(ORDO NEWS) — Parrots are known for their talents in mimicking human speech. But which of the many species of these birds is the real “talker bird”, “distinguished by intelligence and quick wits”? Now scientists know the answer to this question.
Parrots are capable of mimicking human sounds and words, but how well do they do it? How many words a “talking” parrot remembers on average, is it true that females learn worse than males, does the bird’s vocabulary expand with age – American researchers decided to answer all these questions, who conducted the largest comparative analysis of the vocal abilities of 73 species of parrots.
Sorbal data from the public science project What Does Polly Say? ( What Does Polly Say? ): Parrot owners filled out a standard questionnaire, reporting the number of human words and phrases used by their parrots, the melodies whistled by birds, and the use of human speech sounds in context. This made it possible to obtain information about almost 900 birds.
It turned out that the vocal abilities of “Polly” depend on many factors, for example, on the type of parrot: some birds, in particular the Jaco, memorized an average of about 60 words, Amazons and cockatoos – 20-30 words, but cockatiels and lovebirds more readily imitated sounds, and not words.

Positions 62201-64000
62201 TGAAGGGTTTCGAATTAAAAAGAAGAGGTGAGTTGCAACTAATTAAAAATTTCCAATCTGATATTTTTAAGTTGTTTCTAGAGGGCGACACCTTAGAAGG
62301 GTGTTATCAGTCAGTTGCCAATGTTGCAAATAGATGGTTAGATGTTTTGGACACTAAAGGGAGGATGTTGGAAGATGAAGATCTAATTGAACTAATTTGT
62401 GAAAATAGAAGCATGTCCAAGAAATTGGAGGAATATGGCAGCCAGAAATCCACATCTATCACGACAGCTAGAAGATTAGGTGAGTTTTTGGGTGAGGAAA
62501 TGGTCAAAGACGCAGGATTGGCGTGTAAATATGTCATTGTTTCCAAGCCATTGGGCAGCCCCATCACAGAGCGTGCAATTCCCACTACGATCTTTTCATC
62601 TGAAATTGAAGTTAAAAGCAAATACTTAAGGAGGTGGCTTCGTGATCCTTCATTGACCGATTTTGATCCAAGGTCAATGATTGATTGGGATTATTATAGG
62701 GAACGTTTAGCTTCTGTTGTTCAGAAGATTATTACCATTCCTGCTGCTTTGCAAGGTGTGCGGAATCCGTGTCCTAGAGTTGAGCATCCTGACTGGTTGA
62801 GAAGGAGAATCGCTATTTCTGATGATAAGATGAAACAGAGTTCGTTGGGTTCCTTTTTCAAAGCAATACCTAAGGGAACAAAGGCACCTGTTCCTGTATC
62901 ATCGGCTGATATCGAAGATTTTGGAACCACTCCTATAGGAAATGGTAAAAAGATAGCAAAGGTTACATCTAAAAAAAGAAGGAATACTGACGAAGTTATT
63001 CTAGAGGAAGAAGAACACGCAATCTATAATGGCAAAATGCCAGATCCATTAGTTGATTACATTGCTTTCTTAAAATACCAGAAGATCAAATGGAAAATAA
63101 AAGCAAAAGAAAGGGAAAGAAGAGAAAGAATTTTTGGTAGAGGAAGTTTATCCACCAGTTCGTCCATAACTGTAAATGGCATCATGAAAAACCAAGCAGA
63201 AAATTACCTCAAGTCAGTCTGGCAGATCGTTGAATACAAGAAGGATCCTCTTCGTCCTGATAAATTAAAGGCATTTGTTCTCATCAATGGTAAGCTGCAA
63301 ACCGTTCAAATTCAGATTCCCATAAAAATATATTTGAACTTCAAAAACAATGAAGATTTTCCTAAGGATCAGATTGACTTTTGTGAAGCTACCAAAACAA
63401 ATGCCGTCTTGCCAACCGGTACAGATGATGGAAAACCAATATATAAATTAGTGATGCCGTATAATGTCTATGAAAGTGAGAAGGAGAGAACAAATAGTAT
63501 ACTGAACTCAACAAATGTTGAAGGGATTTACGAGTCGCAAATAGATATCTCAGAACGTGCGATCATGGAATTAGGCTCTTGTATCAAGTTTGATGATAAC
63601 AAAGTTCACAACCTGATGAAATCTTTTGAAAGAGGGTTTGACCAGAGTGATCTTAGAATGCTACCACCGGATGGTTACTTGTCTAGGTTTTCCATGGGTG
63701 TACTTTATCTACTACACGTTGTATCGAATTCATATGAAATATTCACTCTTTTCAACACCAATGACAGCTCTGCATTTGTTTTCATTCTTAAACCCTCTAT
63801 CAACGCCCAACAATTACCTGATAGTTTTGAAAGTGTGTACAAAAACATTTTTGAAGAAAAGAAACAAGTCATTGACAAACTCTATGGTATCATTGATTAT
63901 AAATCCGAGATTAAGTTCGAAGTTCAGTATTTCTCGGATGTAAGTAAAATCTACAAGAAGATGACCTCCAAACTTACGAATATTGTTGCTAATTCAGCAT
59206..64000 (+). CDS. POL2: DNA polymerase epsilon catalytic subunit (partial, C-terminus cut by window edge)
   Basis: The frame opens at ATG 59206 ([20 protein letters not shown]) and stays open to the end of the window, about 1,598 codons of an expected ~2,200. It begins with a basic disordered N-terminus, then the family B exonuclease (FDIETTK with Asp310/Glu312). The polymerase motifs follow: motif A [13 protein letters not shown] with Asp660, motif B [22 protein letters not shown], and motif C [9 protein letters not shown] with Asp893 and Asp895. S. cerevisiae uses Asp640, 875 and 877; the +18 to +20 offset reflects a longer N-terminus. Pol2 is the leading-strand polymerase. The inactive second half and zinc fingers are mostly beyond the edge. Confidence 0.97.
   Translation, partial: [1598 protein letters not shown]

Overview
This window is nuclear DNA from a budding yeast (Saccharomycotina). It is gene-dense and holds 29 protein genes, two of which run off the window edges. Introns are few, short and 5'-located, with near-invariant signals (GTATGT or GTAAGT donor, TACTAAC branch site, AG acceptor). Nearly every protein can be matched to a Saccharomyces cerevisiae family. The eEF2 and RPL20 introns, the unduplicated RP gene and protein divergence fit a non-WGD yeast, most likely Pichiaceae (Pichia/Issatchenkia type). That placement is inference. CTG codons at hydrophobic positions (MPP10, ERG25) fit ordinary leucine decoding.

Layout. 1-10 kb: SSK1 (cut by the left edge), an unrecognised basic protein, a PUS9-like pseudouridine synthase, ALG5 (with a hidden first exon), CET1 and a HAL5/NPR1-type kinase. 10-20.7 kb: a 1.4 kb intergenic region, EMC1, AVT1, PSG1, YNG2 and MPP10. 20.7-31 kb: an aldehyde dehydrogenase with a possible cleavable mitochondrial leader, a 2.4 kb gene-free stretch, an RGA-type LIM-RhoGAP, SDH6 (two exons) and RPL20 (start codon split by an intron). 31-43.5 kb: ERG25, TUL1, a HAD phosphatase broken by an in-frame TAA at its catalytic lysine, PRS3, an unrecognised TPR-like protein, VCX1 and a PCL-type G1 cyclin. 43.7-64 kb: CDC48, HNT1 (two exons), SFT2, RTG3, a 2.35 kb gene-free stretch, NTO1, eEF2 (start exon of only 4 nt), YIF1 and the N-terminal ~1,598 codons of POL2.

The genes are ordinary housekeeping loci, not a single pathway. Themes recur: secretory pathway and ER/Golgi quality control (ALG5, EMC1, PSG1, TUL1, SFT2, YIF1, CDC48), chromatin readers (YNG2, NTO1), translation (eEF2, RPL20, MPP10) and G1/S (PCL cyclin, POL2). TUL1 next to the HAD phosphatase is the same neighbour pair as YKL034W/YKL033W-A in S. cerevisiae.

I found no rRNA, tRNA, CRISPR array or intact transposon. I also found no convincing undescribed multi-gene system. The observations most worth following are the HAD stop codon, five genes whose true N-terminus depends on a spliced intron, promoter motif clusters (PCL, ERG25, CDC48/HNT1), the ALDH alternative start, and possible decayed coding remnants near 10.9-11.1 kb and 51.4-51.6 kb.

At the same time, the vocabulary almost did not depend on the age of the bird: 50-year-old and five-year-old birds of the same species were equally “eloquent”.
As for gender, here the results varied depending on the species: in some parrots, both males and females were equally willing to repeat words, in budgerigars , males turned out to be “more talkative” than females, and in yellow-headed Amazons, on the contrary, females spoke more willingly than males.
However, the researchers do not exclude that in this matter their data may be distorted by the owners of the birds themselves: 74 percent of those surveyed, not sure about the sex of their pets, indicated them as males.
The researchers also noted that the majority of birds (about 89 percent) did not utter words and sounds randomly, but in the appropriate context: for example, declaring “It’s time to eat” at the sight of a dinner table being laid.
In other words, the birds do not just “parrot”, but also understand what and when to say. The data obtained can serve as a basis for studying the physiological, neurobiological and evolutionary foundations of acoustic communication in nature.
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